Bennet is "unwanted baggage" that comes inevitably with Jane (another "unfortunate" connection). She is too forward and self-righteous, asserting herself often with inappropriate fervour; like her daughter Elizabeth, Mrs. Bennet flaunts many of the social taboos with the same pigheaded stubbornness, but unlike Elizabeth she does so in an overt and headstrong manner, and to less effect. Her motives also differ from Elizabeth's: Mrs. Bennet married above her station, and behaves as she does because she sees everything else - social respectability included - as subordinate to the pursuit of a good marriage for her daughters. Interestingly enough, Mr. Bennet is largely removed from interactions during the main body of the text, and is most commonly relevant to conversation when references are made to his meager and lowly connections. In this sense, Mr. Bennet (the male patriarch of the Bennet family) is purely a symbol of status for much of the novel. In essence, neither the mother nor the daughters have any tangible socially accepted redeeming features. Hence, Mrs. Bennet is an 'intolerable' woman who must be - to some extent - tolerated, and the younger sisters are a rather loud annoyance 'not worth speaking to'. Mr. Bennet is evidently of such 'low connections' that his consistent absence is largely immaterial. Yet despite all of this, they are still forced to associate with them. It is one of the ironies of the text that the very system of obligation perpetuated by the wealthy proves to be universal, forcing their hand to associate with people they do not like. This is one of several steps taken by Austen to enervate and disempower the wealthy and aristocratic members of society. Throughout the novel she frequently represents them as incompetent1, hypocritical and arrogant2, casting a critical eye over society through the enfeeblement of aristocrats - here in lies the satire of Pride and Prejudice. Now that the mechanics of association have been dealt with, another aspect of this passage can now be drawn upon. ...read more.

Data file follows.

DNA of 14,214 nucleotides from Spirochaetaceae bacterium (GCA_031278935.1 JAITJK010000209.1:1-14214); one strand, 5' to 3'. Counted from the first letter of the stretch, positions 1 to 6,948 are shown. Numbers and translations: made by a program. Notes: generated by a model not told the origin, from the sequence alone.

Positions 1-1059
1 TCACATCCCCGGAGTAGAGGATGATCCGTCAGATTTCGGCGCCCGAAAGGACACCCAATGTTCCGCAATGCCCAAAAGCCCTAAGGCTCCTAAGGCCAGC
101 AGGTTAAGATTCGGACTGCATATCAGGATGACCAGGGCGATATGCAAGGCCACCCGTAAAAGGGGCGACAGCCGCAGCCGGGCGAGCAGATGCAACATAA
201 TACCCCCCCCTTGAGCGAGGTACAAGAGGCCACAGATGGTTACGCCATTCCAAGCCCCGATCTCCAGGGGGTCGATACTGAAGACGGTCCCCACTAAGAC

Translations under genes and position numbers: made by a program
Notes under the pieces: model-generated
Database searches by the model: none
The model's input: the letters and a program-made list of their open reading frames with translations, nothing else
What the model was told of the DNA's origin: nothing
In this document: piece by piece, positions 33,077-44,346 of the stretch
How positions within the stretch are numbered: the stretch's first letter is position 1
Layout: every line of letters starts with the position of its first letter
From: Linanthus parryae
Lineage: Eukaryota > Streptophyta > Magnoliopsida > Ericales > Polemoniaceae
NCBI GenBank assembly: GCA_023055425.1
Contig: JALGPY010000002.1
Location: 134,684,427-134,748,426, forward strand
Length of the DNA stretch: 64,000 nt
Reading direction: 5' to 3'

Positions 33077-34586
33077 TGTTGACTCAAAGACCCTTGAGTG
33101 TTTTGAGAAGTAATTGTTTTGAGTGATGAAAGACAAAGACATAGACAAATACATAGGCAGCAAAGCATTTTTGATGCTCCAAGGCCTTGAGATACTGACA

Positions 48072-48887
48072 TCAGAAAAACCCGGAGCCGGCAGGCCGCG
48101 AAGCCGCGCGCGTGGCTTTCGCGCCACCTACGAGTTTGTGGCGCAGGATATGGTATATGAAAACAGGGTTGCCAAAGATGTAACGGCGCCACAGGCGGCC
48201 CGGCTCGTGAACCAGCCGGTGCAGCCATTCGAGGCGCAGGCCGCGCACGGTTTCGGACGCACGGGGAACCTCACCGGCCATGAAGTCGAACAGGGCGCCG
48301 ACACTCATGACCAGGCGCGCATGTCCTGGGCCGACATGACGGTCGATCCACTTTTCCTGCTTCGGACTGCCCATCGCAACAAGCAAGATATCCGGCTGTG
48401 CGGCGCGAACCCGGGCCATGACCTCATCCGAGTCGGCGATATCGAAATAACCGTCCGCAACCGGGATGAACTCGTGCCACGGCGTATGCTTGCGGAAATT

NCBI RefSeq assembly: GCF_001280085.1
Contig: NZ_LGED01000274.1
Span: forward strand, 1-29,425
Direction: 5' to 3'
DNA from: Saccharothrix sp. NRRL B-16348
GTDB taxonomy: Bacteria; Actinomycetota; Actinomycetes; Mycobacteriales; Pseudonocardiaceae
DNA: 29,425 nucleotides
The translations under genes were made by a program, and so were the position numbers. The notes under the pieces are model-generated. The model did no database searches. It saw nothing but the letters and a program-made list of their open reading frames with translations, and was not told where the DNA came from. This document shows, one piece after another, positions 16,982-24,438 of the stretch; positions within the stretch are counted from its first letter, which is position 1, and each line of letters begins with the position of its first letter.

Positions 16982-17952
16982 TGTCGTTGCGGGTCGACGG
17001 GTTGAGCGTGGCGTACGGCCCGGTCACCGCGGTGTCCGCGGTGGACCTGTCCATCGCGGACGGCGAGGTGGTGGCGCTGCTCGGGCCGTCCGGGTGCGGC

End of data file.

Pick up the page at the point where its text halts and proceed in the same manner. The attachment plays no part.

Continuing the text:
Conclusion

It is interesting to note that Darcy's first impression of Elizabeth is just that - his first impression, and so his perception of Elizabeth is constantly evolving in her favour throughout the novel, in almost perfect synchronisation with the reformation of his originally tarnished character. Conversely, Elizabeth proves to be guilty of more severe prejudice maintaining against a mounting body of evidence to the contrary, that Darcy is 'the proudest, most disagreeable man in the world'. Her adherence to this first impression, and Darcy's 'abominable pride' is furiously debated in a highly articulate confrontation, culminating effectively in a mutually beneficial (or mutually degrading, depending on the manner in which the subject is viewed) stalemate. It is furiously, but not without candid humour, determined and acknowledged that Darcy's natural defect is a 'propensity to hate every body', and that Elizabeth's 'is willfully to misunderstand them.' It is in this way that Darcy's obstinacy and pride is reduced throughout the novel, and his arrogant believe in this passage that he should be confused and mortified as to the nature of his attraction to Elizabeth is dispelled. Darcy eventually transcends the boundaries set for him by polite society (as does Elizabeth), and in doing so both are of improved character - Elizabeth has dispelled some of her prejudices and Darcy's immense pride is tempered. It is, therefore, through the development of her central characters outside of the social norms that she criticises so savagely, that Jane Austen paints such a vivid portrait of eighteenth century England. Christopher Bolton HOW MANY TIMES HAVE I SAID SUPERCILLIOUS AND REGARDLESS??? AND AFFECTION AND INFATUATION 7 with the exception of a certain Wickham incident erm... who said baby? 3 --> see page 6 ref. Lizzy is not half as handsome as Jane CHECK/ERASE + REARRANGE ALL FOOTNOTING, CHECK FOR NUMBERS WITH "FIND" EMAIL COPY TO HOTMAIL. 1 The Bingley sisters are the most obvious manifestation of this; during chapter ten Miss Bingley reveals herself to be vacuous and foolish through her ill-received yet persistent coquetry 2 Darcy first proposes to Elizabeth stating that "[his] feelings will not be repressed" ...read more.